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Eur J Cancer. 2002 May;38(8):1072-80.

Phase I and pharmacokinetic study of BIBX 1382 BS, an epidermal growth factor receptor (EGFR) inhibitor, given in a continuous daily oral administration.

Author information

1
Ludwig Boltzmann-Institute for Applied Cancer Research, (LBI-ACR VIEnna), KFJ-Spital, 3rd Medical Department, Oncology, Kundratstrasse 3, A-1100, Vienna, Austria. christian.dittrich@kfj.magwien.gv.at

Abstract

The pyrimido-pyrimidine BIBX 1382 BS inhibits the intracellular tyrosine kinase domain of the epidermal growth factor receptor (EGFR), thus specifically reverting the aberrant enzymatic activity from overexpressed and constitutively activated EGFR. A phase I and pharmacokinetic study of this new specific molecule was carried out. After initially performing an accelerated titration design from the first toxicities onwards, a modified Fibonacci scheme was used to escalate the daily oral dose. The following dosages and cycles (defined as treatment during 28 days) were applied: 25 mg: 6; 50 mg: 3; 100 mg: 6; 200 mg: 7; 150 mg: 3. Over a 10 months accrual phase, 11 patients (pts) (7 females, 4 males) with a median age of 63 years (range 50-73 years), World Health Organization Performance Status (WHO PS) 0:5 pts, 1:6 pts and miscellaneous solid tumours were entered. The median number of cycles applied per pt was 2 (range 1-7). Reversible, dose-dependent increase of liver enzymes (maximal Common Toxicity Criteria (CTC) grades: gamma-glutamyl transferase (GGT): 4, aspartate aminotransferase (GOT): 3, alanine aminotransferase (GPT): 3, alkaline phosphatase (AP): 3, bilirubin: 3) occurred. Oral medication yielded plasma levels far below those expected to be efficacious. In conclusion, target plasma levels could not be reached via the oral route at a reasonable dosage. Meanwhile, a preclinically unknown metabolite was identified from the urine of one patient. Subsequently, this metabolite was found to be abundant in patient plasma. The metabolite was demonstrated to be pharmacologically inactive. Due to a dose-limiting increase of liver enzymes, low bioavailability of BIBX 1382 BS and the detection of a pharmacologically inactive metabolite, this trial was discontinued.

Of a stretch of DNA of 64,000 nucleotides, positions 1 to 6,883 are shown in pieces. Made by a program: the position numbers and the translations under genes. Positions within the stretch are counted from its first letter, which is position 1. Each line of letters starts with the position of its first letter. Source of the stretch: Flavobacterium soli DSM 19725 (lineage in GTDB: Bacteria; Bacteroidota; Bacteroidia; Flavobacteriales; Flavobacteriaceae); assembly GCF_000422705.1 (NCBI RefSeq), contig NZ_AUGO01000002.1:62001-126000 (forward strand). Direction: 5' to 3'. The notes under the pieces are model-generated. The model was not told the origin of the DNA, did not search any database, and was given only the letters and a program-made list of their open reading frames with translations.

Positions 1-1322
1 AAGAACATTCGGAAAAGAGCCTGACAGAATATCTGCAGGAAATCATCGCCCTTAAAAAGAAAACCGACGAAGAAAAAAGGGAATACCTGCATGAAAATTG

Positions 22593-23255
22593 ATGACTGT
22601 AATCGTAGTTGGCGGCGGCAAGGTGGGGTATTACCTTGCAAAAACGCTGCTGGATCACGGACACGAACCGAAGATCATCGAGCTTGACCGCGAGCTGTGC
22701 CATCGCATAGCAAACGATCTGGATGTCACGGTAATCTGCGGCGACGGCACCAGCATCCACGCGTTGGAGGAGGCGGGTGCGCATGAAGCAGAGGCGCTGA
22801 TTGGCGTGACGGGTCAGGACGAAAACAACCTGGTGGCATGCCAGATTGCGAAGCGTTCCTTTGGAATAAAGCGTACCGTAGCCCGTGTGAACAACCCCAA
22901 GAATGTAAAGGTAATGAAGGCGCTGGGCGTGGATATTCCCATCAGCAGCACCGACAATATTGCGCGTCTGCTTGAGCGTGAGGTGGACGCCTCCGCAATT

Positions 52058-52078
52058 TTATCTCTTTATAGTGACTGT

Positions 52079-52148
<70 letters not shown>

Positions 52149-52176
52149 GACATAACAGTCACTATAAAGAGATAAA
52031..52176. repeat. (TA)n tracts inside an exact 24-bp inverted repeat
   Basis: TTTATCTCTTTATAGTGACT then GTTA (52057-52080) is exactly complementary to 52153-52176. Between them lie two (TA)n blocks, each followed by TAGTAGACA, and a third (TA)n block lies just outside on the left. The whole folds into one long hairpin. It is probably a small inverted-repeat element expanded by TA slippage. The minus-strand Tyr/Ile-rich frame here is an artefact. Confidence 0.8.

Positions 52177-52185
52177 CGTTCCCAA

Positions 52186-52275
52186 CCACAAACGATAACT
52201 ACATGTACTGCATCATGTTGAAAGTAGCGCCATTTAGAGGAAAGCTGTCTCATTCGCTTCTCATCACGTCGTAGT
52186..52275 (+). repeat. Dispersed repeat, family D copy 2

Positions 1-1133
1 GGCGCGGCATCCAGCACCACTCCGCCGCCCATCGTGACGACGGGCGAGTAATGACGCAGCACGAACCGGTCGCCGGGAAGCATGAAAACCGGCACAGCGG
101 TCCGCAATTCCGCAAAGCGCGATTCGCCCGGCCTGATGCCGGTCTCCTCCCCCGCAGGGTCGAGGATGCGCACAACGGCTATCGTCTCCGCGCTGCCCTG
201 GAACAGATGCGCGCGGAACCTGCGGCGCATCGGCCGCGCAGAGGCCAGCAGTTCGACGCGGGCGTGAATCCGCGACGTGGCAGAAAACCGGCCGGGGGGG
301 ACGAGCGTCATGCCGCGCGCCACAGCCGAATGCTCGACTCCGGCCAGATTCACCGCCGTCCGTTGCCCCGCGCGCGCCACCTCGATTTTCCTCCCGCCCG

PMID:
12008195
DOI:
10.1016/s0959-8049(02)00020-5
[Indexed for MEDLINE]

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